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5 Indexing and searching

  Locators are pointers into data. They contain two components: a tuple identifier and a leaf identifier. Each tuple in a relation can be located with its tuple identifier. Each leaf within a given tuple is uniquely identified by its leaf identifier.

Qddb associates a list of locators with every key, that is, every searchable value found in the tuples. We call this association the index into a Qddb relation. The index can be accessed in three ways. The most direct way is by hashing the given key to find the associated locator list. Word-range and numeric-range searches are performed by binary search in a sorted key or number file, leading to a contiguous set of entries, each of which points to a locator list in the index. Regular-expression searches use finite-automaton search through the sorted key file, leading to a set of matching entries, each of which points to a locator list in the index.

In all cases, searches yield a list of locators. If only the list of tuples is needed, this list can be pruned by discarding duplicate locators that have the same tuple identifier. If the search is to be constrained to particular attributes, the list of locators is pruned by discarding all locators with irrelevant leaf identifiers.

Complex searches are constructed by applying simple searches and combining the results. We will demonstrate several examples based on this schema tree:

        Name (First Last) Address (Street City)*

A sample complex query might be: Find all tuples with the value ``Joe'' in the Name.First field and ``Harrison'' in the Name.Last field. In other words, we want to find tuples that satisfy the following expression:

        (Name.First = "Joe") and (Name.Last = "Harrison")

This query requires three steps: (1) Search for all tuples with Name.First containing ``Joe'', (2) Search for all tuples with Name.Last containing ``Harrison'', and (3) construct a weak intersection of the matching locators. A weak intersection ignores the leaf identifiers of the locators and uses only the tuple identifiers for comparisons. Only tuples that match both searches remain after the intersection.

Strong operations on locator lists do not ignore the leaf identifiers. Strong operations use both the tuple identifier and the leaf identifier for comparison purposes. Two locators are equivalent if both the tuple identifiers and leaf identifiers are identical. For example, a strong intersection of sets A and B produces all locators that reside in both sets; a weak intersection produces all locators with tuple identifier t if at least one locator with tuple identifier t resides in both A and B. Strong operations generally operate on lists that contain locators associated with a particular attribute.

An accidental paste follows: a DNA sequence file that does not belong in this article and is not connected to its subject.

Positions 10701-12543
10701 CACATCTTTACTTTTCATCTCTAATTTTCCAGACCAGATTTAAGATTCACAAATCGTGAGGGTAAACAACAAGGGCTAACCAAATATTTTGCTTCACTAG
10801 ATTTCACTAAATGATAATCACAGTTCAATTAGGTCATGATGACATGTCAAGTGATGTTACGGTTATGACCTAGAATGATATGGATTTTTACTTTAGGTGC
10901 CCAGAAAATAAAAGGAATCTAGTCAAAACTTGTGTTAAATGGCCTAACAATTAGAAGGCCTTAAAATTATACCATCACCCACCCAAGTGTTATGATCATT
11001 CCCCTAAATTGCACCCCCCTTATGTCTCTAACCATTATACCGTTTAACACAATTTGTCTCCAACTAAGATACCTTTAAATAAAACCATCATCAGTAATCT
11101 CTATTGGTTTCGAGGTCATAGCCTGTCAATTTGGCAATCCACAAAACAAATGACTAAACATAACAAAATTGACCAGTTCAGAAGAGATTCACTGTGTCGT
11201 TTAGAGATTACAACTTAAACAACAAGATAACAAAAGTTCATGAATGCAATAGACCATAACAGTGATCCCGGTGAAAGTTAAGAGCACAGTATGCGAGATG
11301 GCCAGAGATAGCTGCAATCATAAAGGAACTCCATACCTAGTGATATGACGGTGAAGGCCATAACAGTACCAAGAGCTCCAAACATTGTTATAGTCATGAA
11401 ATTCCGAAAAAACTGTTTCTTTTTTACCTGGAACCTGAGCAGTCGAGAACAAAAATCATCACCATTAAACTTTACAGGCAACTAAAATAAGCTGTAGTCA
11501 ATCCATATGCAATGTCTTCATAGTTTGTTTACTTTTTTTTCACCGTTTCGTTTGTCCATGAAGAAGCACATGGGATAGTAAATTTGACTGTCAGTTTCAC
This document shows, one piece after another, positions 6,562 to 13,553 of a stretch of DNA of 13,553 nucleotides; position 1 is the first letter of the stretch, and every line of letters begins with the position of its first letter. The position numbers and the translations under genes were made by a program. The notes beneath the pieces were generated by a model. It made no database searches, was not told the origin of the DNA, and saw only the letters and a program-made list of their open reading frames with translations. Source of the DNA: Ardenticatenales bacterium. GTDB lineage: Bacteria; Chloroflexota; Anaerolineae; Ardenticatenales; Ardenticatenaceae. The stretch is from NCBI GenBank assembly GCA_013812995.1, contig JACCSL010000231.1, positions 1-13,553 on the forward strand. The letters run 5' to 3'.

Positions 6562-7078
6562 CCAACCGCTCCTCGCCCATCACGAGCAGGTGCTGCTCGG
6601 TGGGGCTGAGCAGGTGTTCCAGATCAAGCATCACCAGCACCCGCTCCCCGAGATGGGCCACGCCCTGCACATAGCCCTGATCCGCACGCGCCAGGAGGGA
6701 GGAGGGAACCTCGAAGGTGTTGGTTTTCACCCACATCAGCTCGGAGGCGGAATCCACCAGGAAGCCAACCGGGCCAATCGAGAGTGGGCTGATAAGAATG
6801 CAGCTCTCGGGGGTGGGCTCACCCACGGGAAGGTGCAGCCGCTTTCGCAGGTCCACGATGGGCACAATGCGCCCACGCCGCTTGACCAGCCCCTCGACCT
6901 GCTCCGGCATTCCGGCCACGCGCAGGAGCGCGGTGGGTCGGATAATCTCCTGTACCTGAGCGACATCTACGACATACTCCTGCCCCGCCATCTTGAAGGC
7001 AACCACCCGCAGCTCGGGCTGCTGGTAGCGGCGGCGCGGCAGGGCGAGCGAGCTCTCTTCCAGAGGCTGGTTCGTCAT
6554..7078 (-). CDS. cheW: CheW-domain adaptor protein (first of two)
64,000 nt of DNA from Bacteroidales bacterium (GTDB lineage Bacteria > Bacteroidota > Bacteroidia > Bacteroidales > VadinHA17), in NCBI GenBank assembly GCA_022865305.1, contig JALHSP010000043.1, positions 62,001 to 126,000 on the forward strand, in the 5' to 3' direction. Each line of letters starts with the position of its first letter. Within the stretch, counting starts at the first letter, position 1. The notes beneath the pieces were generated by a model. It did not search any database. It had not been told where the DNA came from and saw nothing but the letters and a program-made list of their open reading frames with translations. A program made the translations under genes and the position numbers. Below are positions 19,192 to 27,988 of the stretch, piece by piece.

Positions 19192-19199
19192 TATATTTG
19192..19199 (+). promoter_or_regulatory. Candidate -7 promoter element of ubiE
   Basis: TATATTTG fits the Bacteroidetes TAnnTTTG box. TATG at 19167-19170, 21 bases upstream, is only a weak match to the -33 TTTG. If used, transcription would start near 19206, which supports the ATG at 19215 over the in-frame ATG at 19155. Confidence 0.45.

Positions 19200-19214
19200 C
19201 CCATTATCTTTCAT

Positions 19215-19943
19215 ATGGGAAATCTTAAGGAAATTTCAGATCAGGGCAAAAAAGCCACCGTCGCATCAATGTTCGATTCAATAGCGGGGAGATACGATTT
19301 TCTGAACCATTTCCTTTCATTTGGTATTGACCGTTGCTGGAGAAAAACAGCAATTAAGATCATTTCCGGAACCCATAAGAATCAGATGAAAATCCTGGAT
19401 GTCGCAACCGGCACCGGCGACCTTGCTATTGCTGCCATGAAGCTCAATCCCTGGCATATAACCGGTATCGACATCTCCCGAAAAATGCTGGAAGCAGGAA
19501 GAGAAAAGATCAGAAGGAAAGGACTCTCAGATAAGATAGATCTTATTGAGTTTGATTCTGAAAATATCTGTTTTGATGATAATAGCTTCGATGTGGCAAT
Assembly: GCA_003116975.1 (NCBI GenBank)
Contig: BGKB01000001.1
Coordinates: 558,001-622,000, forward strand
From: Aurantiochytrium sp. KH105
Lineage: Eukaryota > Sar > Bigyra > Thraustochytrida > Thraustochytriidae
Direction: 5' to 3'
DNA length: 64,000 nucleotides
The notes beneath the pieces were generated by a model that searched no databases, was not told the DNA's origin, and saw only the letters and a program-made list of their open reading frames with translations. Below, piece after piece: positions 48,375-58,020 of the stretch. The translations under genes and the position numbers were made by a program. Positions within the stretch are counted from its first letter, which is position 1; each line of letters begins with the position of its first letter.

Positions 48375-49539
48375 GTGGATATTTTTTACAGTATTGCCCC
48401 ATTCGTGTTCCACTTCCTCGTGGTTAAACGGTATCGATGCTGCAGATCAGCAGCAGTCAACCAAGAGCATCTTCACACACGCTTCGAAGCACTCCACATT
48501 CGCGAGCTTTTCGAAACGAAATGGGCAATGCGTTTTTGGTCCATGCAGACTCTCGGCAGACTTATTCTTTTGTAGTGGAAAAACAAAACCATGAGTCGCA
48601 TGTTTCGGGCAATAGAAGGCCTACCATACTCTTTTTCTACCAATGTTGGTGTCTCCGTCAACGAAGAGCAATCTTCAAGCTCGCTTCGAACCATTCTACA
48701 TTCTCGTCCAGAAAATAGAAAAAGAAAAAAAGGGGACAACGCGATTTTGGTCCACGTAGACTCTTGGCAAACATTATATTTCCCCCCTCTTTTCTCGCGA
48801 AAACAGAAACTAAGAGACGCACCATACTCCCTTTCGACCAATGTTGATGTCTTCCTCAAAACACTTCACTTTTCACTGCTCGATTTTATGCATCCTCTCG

We can also do binary union and exclusion operations on locator lists. Binary union merges two sets of locators. Binary exclusion of two sets A and B produces all locators that are contained in set A but not in set B. Binary exclusion has both weak and strong forms. Binary union does not have a weak or strong form because no comparisons are used in the operation.

Suppose, for example, we want to find all occurrences of ``Joe'' in the Name.First field where the Name.Last field is not ``Harrison''. In other words, we want

    (Name.First = "Joe") and ((Name.Last = ".*") 
        minus (Name.Last = "Harrison"))

The syntax ``.*'' means ``any value.'' The search first builds the locator lists (A, B, and C) for the three subexpressions from left to right; it then performs a strong exclusion (B-C) and a weak intersection ( tex2html_wrap_inline563 ) to produce the result.

5.1 Finding tuples with matching rows

  In our previous example, the attributes of interest were not expandable. Expandable attributes provide an interesting dilemma: how do we know if two matching locators belonging to the same tuple are in the same row? To illustrate this problem, consider the query:

        (Address.Street = "Rainbow") and (Address.City = "Lexington")
A tuple may have the following values for the Address attribute:

Address.Street Address.City
Rainbow Pittsburgh
Nichols Lexington

Such a tuple will be produced by the weak intersection of the two expressions, but is not a proper result, because the two expressions fail to match on the same row.

For two leaves to be in the same row, they must be in the same instance of their deepest common attribute ancestor. In our case, they must be in the same instance of Address. (In the previous cases, they must be in the same instance of Name, but this attribute is not expandable, so all results were in the same row.)

We can determine whether two leaves are in the same row by (1) comparing the leaf identifiers of the two leaves from left to right, and (2) noticing the first position that the attribute numbers (odd positions) or instance numbers (even positions) differ. If the first difference is an attribute number, then the two leaves are in the same row. If the first difference is an instance number, then the two leaves are not in the same row.

Suppose we perform a query Q that returns a set of locators L describing the results of our query. We want to find all rows that match our query Q. The following algorithm accomplishes this task:

  1. Let T be the set of all tuple trees in the relation.
  2. Let A represent all attributes in the schema tree that were used in our query Q.
  3. Partition the set L into a set S of subsets. Each subset tex2html_wrap_inline581 contains all locators tex2html_wrap_inline583 describing a single tuple tex2html_wrap_inline585 ; that is, there is a one-to-one correspondence from each element tex2html_wrap_inline581 to an element tex2html_wrap_inline585 .
  4. For each tex2html_wrap_inline581 ,